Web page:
North Korean threat actor targets cryptocurrency with new methodologies

A new report from Proofpoint Inc. today details a revamped state-sponsored North Korean threat actor that has been actively targeting cryptocurrency holders and exchanges using new methodologies.

Dubbed TA444, the group has been active since at least 2017 and in 2022 turned its attention to cryptocurrency. It has overlaps with public activity from groups that include APT38, Bluenoroff, BlackAlicanto, Stardust Chollima and COPERNICIUM, and it’s believed to be tasked with funneling funds to North Korea or its handlers abroad.

North Korean hacking groups are not new, but what makes TA444 interesting is that the group uses a wider variety of delivery methods and payloads than previously seen. The group also uses blockchain-related lures, fake job opportunities at prestigious firms and salary adjustments to trap victims.

When first spotted taking an interest in blockchain and cryptocurrency, TA444 used two attack vectors for initial access: an LNK-oriented delivery chain and a chain beginning with documents using remote templates. The campaigns were typically referred to as DangerousPassword, CryptoCore or SnatchCrypto.

More recently, TA444 has continued to use both methods but has diversified into other methods for initial access. Despite not having used them in previous campaigns, TA444 started using macros in the fall, attempting to find additional file types to stuff its payloads into.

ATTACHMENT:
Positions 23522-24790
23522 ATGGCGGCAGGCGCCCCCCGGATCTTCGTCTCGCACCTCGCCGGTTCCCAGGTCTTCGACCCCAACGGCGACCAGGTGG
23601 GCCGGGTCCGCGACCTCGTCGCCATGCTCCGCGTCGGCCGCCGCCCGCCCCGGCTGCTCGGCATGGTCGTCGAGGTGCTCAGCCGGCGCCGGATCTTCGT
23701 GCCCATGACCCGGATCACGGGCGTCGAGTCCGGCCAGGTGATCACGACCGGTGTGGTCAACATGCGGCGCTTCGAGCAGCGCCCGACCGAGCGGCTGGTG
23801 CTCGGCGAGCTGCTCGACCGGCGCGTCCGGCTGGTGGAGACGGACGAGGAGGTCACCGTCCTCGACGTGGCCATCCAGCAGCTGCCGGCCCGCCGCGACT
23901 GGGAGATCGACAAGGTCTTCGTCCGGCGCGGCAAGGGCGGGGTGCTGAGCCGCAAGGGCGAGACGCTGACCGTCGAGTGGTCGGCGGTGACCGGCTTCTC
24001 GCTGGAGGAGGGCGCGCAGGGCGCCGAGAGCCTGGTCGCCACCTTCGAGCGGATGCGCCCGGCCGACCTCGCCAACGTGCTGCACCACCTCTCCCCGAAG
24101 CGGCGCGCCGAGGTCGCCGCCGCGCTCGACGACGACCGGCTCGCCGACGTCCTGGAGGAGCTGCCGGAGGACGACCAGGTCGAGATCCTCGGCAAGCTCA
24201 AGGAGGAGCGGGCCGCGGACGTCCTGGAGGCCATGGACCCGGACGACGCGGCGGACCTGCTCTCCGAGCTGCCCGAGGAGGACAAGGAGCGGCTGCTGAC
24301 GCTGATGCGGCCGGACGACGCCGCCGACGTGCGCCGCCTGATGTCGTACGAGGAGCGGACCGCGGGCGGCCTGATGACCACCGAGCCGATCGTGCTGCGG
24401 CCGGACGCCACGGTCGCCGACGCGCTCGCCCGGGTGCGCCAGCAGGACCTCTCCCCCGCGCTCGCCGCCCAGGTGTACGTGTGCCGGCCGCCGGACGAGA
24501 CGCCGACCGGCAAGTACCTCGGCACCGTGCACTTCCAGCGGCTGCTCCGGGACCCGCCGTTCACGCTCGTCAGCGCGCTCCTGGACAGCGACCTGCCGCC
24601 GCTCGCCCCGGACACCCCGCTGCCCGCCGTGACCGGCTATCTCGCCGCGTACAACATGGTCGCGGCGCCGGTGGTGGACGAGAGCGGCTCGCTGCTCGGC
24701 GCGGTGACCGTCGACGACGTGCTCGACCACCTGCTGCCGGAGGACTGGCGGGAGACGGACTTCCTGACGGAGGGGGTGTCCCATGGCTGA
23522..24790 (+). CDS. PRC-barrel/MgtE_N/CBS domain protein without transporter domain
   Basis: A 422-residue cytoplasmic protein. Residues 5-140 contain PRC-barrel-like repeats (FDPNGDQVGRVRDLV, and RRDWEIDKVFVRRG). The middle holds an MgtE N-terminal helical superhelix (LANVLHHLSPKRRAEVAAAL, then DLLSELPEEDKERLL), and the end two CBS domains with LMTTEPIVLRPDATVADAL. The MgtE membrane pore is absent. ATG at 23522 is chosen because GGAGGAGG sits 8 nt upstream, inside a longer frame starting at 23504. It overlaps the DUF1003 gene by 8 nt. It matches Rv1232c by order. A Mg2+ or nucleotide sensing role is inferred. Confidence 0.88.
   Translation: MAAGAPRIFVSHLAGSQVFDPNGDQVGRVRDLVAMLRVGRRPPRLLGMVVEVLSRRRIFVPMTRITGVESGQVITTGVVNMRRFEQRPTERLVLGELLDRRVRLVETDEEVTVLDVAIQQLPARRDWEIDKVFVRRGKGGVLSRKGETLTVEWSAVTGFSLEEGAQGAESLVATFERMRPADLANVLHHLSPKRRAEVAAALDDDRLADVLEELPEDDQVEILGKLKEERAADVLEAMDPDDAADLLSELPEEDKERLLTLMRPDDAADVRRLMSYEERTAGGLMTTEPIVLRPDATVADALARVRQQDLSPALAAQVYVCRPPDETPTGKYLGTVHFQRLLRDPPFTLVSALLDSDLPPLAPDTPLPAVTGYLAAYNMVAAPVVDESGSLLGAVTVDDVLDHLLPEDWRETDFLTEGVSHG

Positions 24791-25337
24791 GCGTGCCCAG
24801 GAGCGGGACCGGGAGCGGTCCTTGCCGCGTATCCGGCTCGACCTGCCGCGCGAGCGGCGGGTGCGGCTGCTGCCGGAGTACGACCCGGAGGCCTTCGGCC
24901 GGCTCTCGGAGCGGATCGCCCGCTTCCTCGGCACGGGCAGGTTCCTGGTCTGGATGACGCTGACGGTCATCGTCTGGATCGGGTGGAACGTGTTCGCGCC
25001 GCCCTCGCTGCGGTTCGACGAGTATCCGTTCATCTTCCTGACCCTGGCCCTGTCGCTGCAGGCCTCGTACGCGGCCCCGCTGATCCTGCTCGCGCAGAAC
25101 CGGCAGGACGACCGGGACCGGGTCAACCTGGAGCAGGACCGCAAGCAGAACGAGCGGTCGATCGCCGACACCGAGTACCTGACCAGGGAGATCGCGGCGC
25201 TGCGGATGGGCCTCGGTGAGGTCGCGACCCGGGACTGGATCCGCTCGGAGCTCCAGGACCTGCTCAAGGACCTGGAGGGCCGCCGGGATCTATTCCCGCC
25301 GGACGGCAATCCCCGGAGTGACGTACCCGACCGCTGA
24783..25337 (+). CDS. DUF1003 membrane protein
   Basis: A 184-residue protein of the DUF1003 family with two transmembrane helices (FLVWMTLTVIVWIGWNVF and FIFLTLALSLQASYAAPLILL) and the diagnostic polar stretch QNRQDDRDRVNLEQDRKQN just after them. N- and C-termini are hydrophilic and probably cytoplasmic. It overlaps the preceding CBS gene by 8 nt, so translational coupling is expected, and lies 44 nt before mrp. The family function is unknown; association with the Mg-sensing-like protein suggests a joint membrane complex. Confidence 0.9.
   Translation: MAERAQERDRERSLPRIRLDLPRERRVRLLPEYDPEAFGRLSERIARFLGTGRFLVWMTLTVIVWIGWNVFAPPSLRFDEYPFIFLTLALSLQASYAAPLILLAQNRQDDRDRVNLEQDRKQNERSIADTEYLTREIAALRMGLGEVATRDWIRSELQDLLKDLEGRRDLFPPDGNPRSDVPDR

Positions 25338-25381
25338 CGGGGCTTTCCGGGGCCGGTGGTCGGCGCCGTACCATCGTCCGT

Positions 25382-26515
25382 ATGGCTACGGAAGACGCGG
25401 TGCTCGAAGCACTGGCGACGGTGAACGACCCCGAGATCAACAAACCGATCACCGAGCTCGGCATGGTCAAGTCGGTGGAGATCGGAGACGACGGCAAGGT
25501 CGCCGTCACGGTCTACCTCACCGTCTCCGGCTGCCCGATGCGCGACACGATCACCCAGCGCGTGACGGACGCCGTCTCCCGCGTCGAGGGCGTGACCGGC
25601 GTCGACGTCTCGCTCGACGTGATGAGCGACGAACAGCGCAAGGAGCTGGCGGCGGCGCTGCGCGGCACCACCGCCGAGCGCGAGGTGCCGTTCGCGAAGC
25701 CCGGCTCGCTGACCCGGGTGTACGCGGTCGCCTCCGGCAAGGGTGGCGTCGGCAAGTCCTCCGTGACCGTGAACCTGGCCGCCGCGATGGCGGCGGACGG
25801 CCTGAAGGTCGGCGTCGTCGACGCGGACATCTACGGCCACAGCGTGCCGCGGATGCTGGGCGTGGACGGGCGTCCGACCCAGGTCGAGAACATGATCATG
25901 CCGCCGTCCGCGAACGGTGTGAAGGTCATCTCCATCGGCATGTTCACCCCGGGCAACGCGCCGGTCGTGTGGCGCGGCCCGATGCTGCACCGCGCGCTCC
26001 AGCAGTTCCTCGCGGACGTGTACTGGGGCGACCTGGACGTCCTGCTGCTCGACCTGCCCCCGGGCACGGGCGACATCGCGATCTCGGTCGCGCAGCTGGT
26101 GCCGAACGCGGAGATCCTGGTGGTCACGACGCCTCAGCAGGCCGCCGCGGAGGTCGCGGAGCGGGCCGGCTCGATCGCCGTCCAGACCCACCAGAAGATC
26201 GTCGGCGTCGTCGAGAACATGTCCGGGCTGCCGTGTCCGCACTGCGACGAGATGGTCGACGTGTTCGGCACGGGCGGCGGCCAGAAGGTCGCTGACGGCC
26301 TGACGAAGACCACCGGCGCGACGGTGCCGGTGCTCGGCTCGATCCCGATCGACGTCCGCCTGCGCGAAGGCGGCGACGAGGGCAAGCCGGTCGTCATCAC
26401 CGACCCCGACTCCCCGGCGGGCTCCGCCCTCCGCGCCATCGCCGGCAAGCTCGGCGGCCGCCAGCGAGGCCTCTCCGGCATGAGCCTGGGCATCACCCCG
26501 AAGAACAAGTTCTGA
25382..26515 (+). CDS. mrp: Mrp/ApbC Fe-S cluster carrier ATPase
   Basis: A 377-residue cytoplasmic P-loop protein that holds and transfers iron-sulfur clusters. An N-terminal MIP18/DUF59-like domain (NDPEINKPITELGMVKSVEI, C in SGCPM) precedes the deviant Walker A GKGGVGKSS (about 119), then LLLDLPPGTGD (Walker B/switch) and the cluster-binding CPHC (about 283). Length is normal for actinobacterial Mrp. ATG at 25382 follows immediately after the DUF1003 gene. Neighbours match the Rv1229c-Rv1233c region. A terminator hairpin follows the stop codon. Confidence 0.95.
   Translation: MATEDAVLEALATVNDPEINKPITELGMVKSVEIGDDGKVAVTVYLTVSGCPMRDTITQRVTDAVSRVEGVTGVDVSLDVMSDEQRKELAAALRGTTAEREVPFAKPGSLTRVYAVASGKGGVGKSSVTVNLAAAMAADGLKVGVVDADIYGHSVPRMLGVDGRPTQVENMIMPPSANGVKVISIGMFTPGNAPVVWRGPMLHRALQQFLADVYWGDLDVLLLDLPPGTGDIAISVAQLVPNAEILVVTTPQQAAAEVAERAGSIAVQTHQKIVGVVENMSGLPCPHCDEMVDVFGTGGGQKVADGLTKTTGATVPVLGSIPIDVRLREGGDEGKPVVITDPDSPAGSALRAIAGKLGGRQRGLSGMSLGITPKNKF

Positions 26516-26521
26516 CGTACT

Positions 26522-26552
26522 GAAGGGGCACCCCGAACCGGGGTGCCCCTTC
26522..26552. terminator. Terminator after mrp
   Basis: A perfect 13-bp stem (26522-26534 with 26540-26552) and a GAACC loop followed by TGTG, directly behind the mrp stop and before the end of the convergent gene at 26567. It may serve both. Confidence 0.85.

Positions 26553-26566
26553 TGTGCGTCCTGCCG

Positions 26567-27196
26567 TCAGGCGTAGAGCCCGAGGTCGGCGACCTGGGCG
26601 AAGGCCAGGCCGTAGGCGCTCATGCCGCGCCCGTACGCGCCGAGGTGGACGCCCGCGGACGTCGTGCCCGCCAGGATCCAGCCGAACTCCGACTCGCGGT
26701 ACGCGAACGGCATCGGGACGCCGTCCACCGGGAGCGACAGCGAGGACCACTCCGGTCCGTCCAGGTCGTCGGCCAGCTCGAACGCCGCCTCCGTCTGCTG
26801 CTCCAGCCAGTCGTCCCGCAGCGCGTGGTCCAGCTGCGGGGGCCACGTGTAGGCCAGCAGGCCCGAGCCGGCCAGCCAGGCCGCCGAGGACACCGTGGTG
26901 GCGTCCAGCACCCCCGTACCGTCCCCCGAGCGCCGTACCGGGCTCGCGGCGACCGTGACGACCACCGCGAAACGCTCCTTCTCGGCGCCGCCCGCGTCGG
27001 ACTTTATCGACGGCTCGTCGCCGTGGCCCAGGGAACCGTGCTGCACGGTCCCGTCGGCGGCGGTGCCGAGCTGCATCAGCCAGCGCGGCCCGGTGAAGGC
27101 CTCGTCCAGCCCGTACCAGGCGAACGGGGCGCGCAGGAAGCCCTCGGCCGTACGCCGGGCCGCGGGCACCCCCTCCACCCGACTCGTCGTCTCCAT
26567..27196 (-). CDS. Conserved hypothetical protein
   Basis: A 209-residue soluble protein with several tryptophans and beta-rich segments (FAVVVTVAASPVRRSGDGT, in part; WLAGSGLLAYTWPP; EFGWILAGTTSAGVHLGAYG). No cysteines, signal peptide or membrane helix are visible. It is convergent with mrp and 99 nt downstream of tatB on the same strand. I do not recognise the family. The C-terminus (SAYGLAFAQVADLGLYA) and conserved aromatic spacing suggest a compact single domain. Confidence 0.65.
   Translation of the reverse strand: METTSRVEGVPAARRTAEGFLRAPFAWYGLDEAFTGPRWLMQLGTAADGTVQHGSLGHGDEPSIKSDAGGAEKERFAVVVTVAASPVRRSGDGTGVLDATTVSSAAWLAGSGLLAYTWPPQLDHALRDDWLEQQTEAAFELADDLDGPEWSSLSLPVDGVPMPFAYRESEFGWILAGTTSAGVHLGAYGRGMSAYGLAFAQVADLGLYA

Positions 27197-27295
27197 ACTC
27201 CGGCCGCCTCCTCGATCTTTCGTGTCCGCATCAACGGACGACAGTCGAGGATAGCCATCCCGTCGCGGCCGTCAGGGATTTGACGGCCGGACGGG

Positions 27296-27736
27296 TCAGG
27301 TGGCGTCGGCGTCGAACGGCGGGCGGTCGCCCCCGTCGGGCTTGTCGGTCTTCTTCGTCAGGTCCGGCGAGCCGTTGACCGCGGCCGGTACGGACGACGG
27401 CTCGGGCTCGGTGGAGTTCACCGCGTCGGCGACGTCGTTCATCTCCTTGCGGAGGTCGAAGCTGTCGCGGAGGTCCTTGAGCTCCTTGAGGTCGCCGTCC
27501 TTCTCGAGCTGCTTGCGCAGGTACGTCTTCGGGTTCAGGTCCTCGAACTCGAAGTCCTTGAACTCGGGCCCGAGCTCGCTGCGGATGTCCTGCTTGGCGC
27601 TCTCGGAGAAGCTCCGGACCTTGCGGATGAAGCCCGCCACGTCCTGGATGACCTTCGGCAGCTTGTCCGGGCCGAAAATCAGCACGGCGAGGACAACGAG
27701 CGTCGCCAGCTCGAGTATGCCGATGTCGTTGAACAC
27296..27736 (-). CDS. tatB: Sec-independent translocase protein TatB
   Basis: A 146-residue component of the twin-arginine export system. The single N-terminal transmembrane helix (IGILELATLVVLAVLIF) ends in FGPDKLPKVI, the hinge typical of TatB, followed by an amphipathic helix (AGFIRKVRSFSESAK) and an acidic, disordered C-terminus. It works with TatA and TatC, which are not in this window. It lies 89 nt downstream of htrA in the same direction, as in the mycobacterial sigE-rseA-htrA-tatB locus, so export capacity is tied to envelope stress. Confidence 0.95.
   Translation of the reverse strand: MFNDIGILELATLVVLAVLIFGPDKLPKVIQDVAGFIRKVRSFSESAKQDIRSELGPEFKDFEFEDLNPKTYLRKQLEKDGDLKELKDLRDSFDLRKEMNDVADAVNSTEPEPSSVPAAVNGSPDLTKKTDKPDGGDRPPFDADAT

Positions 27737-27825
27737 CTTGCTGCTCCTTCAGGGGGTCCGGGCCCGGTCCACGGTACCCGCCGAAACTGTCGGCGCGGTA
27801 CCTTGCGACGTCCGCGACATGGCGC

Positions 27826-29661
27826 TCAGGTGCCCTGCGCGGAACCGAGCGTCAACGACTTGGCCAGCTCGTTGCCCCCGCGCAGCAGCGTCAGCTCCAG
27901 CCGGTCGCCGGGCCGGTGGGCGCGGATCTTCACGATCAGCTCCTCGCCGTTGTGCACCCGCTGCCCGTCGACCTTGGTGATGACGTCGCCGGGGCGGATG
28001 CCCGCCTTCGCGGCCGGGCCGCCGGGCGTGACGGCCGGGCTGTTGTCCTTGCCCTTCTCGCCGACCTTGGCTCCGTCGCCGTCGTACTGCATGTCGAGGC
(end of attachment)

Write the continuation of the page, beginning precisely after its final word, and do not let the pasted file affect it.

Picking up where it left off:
While jokingly suggesting that TA444 may have held a hackathon to develop new hacking ideas, the researchers also note that as equally surprising as the variance in delivery methods is a lack of consistent payload at the end of delivery chains.

Traditionally, when financially oriented threat actors test delivery methods, which is what TA444 appears to be doing, they usually deliver consistent payloads. However, this is not the case with TA444, which uses different payloads, suggesting that it has an embedded, or even a devoted development team designing new forms of malware.

“With a startup mentality and a passion for cryptocurrency, TA444 spearheads North Korea’s cashflow generation for the regime by bringing in launderable funds,” Greg Lesnewich, senior threat researcher at Proofpoint, told SiliconANGLE. “This threat actor rapidly ideates new attack methods while embracing social media as part of their MO.”

Lesnewich warns that TA444 has taken “its focus on cryptocurrencies to a new level and has taken to mimicking the cybercrime ecosystem by testing a variety of infection chains to help expand its revenue streams.”

Image: Needpix

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